In addition, there seems to be discussions in the Russian high circles about banning the Tor service,” Marie-Gabrielle Bertran understands. The Onion Router—aka Tor—is a software program that allows access to certain sites not indexed by traditional search engines, what is sometimes called the dark web. After it was blocked by the Kremlin, Twitter, for example, launched its mirror site (in .onion) to be accessible via this type of software. “The site for downloading Tor had already been blocked last December,” recalls the doctoral student.

Despite all the technical and legal measures taken by the Kremlin to extend the control of its Runet, one should be wary of making categorical assertions about a possible disconnection from the global Internet. First of all, the measures taken in March officially concern only Russian administrative sites. “There are no plans to disconnect the Internet,” said Andrey Chernenko, Russia’s deputy minister for digital affairs, to Interfax news agency. “There are ongoing cyberattacks on Russian sites from abroad [and] we are preparing for different scenarios,” he added. A justification that makes sense, according to Alena Epifanova and Marie-Gabrielle Bertran.

The latter also noted that “the Russian government has also put in place protections against DDoS [Distributed Denial of Service, an attack that consists of saturating a server with requests to make it crash, editor’s note] and geofencing, a technique that prevents connecting to Russian sites—including that of the Russian Ministry of Defence—without a Russian (or Chinese, actually) IP address.”

Russia “far from technically ready for digital isolation”

Stéphane Bortzmeyer, a French computer scientist, agrees: the measures taken in March are “far from a Russian disconnection from the Internet“, he said in a blog post. He also notes a certain “hypocrisy” in this regard: “No site on the top-level domain (TLD) of the U.S. government (.gov) uses any name servers other than those controlled by U.S. organisations. But no one is accusing the U.S. government of disconnecting from the Internet. The country is just applying security principles (that are questionable, but not absurd) by avoiding dependencies on actors located outside the country.”

Certainly, Russia is preparing the ground for a possible disconnection. In the measures taken in March, it took a further step in its ambition to develop its own domain name system (DNS). But “it is far from being technically ready for such digital isolation,” concur Marie-Gabrielle Bertran and Alena Epifanova.

For example, the disconnection tests in 2019—which were claimed by the Kremlin and covered by Western media—never really took place, said Kévin Limonier in an article on the Data Centre Dynamics website: “In November 2019, Russian telecoms companies said that the tests of isolation devices—although very limited—had caused slowdowns and service interruptions,” he detailed. “While the Russian authorities announced, at the time of the Sovereign Runet law in 2019, the ambition of an Internet infrastructure ready to be autonomous as early as 2021, this has not been the case, and probably still is not the case,” adds Alena Epifanova.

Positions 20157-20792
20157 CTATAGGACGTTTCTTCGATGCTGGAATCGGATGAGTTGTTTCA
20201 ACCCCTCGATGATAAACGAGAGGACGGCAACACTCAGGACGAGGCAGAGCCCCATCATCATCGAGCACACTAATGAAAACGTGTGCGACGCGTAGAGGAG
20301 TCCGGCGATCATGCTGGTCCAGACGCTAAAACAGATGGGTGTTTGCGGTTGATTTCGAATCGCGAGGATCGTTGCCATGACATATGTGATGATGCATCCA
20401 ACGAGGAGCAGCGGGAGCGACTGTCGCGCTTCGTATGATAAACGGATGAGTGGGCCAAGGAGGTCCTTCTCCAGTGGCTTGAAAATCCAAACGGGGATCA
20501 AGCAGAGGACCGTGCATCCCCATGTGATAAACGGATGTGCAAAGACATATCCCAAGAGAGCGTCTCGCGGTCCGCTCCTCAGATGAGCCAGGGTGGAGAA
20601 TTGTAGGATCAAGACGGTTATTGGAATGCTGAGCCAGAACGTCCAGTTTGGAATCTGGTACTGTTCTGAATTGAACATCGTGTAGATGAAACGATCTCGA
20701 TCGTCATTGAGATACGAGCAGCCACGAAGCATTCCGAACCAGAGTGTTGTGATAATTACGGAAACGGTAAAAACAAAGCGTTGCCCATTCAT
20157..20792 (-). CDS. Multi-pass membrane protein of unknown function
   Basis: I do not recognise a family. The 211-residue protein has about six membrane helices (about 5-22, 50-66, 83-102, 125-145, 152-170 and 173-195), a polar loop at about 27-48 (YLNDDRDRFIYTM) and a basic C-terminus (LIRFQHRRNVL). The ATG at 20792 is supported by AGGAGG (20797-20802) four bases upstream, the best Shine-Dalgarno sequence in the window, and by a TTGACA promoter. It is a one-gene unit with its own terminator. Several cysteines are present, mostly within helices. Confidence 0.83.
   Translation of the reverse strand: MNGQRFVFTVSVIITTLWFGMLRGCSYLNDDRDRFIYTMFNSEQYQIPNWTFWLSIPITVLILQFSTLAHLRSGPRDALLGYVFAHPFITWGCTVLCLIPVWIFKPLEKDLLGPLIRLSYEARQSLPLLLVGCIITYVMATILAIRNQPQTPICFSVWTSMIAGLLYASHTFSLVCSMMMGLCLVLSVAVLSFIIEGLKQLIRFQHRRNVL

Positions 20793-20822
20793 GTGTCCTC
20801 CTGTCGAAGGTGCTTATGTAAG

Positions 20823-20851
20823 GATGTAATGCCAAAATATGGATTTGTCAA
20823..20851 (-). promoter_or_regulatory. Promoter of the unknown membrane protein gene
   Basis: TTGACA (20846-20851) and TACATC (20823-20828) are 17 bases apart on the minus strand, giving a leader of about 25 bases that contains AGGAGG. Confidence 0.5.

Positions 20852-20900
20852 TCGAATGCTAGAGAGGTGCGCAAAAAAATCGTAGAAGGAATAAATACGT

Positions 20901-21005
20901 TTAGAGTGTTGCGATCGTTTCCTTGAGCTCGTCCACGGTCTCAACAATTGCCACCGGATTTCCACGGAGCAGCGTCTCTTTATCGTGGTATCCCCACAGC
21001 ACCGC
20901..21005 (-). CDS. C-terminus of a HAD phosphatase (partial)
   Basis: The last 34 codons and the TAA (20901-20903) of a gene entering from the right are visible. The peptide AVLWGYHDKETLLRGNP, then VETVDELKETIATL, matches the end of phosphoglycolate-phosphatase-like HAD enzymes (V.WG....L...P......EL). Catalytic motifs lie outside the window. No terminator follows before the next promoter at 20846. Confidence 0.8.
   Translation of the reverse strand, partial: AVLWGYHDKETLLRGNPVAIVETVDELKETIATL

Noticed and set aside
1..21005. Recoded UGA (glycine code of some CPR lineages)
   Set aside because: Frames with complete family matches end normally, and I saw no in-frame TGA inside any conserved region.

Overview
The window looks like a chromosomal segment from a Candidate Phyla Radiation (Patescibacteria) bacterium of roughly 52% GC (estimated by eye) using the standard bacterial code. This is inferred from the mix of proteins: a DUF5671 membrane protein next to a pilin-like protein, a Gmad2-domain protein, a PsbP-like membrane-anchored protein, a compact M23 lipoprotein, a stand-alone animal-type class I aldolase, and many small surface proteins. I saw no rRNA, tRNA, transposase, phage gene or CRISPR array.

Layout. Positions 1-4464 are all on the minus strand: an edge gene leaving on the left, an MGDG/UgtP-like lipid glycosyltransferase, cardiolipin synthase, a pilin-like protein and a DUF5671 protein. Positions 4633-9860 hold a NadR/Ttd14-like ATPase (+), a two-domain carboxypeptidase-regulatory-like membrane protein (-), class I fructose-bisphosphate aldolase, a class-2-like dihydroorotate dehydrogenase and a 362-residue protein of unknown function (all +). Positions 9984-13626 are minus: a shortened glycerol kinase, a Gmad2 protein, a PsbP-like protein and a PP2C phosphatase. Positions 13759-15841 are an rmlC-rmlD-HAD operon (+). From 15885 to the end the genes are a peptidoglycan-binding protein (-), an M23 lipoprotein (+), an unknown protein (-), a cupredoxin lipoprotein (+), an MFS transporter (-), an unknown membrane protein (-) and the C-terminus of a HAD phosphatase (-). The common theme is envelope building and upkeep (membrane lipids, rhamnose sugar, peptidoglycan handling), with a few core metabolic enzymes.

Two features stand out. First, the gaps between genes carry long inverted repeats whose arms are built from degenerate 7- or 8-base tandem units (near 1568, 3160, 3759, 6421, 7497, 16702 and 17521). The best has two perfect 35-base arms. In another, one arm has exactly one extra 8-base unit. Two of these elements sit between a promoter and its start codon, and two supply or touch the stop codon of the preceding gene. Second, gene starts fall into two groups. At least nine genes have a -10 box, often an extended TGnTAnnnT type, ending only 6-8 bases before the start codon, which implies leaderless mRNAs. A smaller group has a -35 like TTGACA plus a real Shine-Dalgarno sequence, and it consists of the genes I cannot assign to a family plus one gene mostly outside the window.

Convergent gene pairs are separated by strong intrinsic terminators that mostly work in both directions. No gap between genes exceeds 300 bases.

The “passive resistance” by local Russian ISPs

And for good reason: “To disconnect from the global Internet, all foreign operators who have peering agreements with their Russian counterparts would have to agree to stop sending data over Russian networks, which seems very unlikely to me,” says Marie-Gabrielle Bertran. But above all, the biggest lock comes from within: unlike the Chinese Internet and its Great Firewall or the Iranian “halal” Internet, the Russian Internet is not very centralised—less so, even, than the American or French Internet—assures Kévin Limonier. From the 1980s-1990s until the major demonstrations of 2011, the Russian Internet developed in a rather chaotic way thanks to a myriad of Internet Service Providers (ISPs) that sometimes operate in only one city or region and largely use Western technologies. Even today, “there are many different ISPs and no centralised means of control“, sums up Stéphane Bortzmeyer. And in 2017, Kévin Limonier counted more than 13,000 ISPs in Russia, compared to about ten in France.

Thus, the Kremlin’s official injunctions are sometimes far from being applied by all of these players, some of which exercise what Kévin Limonier calls “passive resistance” by dragging things out, or even refusing to abide by the rules at the local level. A practice confirmed by Marie-Gabrielle Bertran: “The big ISPs are close to the government and follow the Kremlin’s directives,” she begins. But some local ISPs refuse to submit. This was the case for Firma Svyaz, an operator in the city of Yezk, located in the Krasnodar Krai, following the Sovereign Runet law in 2019.” The small ISP in southwest Russia refused to buy the TSPU boxes at its own expense, claiming it could not afford them, and demanded that ROSKOMNADZOR provide them free of charge. The operator and the Russian regulator ended up in a legal imbroglio, which was settled out of court, the doctoral student said.

Currently insurmountable technical constraints, Internet infrastructures so dense that they are difficult to control, and the reluctance of many local actors make up a cocktail that should thwart any plans for a Runet disconnected from the rest of the world—if they even exist. And the recent exodus of computer scientists and other IT experts will not make things easier…